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Coastal Inundation

Napier City Council is committed to better preparing our communities for the impacts of coastal hazards and how these will be affected by future climate change, including rising sea levels.

Recently, a Tonkin + Taylor Ltd. Report was commissioned jointly by NCC, Hastings District Council and Hawke’s Bay Regional Council, to investigate how coastal inundation (flooding from the sea), could impact the area of coast between Clifton and Tangoio in the future.

Mapping of the various scenarios within the report demonstrates the effects extreme storm surge events could have on Napier’s coastal communities 75 years from now. This is a result of both sea level rise and coastal subsidence.  

To find out more and what it means for your property, you can:

Frequently Asked Questions

The maps can be viewed via the *Hawke’s Bay Hazard Portal here

*We are currently experiencing high levels of traffic to the Hawke's Bay Hazard Portal, which may result in some disruptions when trying to access the service. If you experience delays accessing the maps, please try again later.

You can also view mapping with more detailed representation of inundation depth here.

Coastal inundation is the flooding of low-lying coastal land with seawater during tidal storms. This can happen when extreme weather events lead to storm surges, causing elevated wave crest height. Coastal inundation is likely to increase through future sea level rise caused by climate change

The maps were produced as part of the Coastal Inundation: Tangoio to Clifton report commissioned jointly by Napier City Council, Hastings District Council and Hawke’s Bay Regional Council to better inform the setting of building floor heights in areas at risk of coastal inundation.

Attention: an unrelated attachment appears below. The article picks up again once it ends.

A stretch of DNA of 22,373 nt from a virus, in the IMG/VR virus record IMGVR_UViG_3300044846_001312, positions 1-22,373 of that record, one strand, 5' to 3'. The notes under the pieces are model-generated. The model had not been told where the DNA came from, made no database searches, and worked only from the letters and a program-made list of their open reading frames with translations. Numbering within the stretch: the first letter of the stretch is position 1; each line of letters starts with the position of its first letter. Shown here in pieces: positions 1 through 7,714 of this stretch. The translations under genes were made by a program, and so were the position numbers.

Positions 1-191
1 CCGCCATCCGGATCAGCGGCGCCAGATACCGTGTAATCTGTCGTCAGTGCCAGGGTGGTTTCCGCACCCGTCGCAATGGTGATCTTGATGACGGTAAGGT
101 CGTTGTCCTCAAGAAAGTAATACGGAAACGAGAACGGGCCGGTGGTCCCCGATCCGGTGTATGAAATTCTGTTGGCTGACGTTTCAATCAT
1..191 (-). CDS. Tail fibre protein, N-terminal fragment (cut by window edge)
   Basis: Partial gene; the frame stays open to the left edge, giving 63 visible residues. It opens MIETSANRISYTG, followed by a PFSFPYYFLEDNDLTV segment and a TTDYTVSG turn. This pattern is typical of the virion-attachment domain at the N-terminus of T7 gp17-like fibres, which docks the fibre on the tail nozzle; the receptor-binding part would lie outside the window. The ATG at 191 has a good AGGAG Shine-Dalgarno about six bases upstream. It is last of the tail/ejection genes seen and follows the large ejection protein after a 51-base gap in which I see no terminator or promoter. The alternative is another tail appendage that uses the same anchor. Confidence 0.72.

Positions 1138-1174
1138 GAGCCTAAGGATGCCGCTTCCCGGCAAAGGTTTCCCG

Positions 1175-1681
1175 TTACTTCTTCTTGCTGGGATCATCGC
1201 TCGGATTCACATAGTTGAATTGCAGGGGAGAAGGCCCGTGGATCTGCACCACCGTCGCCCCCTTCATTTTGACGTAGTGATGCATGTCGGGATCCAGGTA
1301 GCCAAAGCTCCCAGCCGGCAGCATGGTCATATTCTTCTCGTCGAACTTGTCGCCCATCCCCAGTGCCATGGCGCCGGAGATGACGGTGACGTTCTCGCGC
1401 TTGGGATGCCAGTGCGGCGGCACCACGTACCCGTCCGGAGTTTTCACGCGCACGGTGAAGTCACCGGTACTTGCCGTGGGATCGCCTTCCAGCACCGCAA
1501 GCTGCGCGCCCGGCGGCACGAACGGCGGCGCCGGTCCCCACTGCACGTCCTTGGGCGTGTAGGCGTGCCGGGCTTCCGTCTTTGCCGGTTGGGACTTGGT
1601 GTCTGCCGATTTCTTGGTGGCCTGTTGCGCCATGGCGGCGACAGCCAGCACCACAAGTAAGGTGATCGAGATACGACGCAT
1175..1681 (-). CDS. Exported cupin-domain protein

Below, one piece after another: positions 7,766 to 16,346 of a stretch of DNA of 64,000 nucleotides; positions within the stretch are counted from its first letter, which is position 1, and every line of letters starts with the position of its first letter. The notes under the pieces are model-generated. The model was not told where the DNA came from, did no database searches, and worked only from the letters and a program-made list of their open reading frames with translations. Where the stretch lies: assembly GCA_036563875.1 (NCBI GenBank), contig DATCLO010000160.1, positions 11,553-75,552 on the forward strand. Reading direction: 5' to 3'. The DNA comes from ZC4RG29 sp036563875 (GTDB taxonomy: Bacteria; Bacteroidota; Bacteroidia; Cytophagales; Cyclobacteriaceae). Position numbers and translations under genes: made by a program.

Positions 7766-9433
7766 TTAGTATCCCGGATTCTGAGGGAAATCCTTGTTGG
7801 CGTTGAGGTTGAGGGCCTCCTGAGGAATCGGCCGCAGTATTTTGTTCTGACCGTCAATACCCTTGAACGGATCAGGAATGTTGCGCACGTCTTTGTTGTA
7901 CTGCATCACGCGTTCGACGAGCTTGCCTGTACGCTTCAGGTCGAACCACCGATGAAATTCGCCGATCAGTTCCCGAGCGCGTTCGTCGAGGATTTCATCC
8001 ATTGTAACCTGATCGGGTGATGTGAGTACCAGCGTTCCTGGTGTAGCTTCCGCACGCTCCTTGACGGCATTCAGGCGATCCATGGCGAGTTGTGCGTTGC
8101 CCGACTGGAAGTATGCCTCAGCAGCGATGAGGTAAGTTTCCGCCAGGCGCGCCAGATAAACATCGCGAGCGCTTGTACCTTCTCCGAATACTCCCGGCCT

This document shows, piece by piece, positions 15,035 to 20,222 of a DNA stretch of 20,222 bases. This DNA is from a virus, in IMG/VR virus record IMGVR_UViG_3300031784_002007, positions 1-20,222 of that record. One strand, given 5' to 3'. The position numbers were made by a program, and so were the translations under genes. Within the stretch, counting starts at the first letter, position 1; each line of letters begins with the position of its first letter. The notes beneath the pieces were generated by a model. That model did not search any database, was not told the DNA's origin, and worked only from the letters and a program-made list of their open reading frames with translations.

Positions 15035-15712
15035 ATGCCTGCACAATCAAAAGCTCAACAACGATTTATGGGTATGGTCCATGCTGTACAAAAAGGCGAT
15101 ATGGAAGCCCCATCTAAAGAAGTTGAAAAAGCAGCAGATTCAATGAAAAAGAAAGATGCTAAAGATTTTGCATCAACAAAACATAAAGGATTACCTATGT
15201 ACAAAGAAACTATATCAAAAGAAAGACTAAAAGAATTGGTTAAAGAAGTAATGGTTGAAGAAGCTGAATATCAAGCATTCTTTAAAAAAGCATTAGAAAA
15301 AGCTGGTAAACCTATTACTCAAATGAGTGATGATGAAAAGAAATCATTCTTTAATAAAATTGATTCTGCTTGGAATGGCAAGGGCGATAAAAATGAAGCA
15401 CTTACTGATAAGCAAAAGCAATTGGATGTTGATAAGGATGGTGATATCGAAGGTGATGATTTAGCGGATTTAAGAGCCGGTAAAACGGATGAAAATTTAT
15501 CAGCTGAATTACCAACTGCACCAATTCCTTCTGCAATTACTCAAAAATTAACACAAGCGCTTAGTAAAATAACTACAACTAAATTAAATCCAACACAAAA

Councils are required to manage natural hazard risks under different pieces of legislation, including the Resource Management Act 1991, Building Act 2004, Local Government Act 2002, and Civil Defence and Emergency Management Act 2002.

Under the New Zealand Coastal Policy Statement 2010, councils are also required to help prepare communities for the impacts of climate change, including ongoing changes to weather patterns and rising sea levels.

The maps show areas within our city, over the next 75 years and beyond, that could potentially flood from seawater during an unlikely extreme weather event.

The maps are modelled on what could happen in year 2100 with ‘worst case scenario’ sea level rise during a 2% annual exceedance probability (AEP) or a 1% annual exceedance probability (AEP) storm surge event, where the sea overtops the shoreline and floods the land.

It is very important to understand the maps do not account for current mechanical mitigations such as pumps, and do not account for any future work Council may undertake like raising beach crest heights.

Annual Exceedance Probability (AEP) describes the likelihood of reaching or exceeding a flooding level in any calendar year, usually expressed as a percentage. For example, a flood level with a 1% AEP has a 1% chance (or 1 in 100 chance) of occurring in any year and a 2% AEP has a 2% chance (or 1 in 50 chance) of occurring in any year.

The maps were developed as part of the Coastal Inundation: Tangoio to Clifton report (dated November 2023). This was prepared by Tonkin & Taylor Ltd. and peer reviewed by NIWA.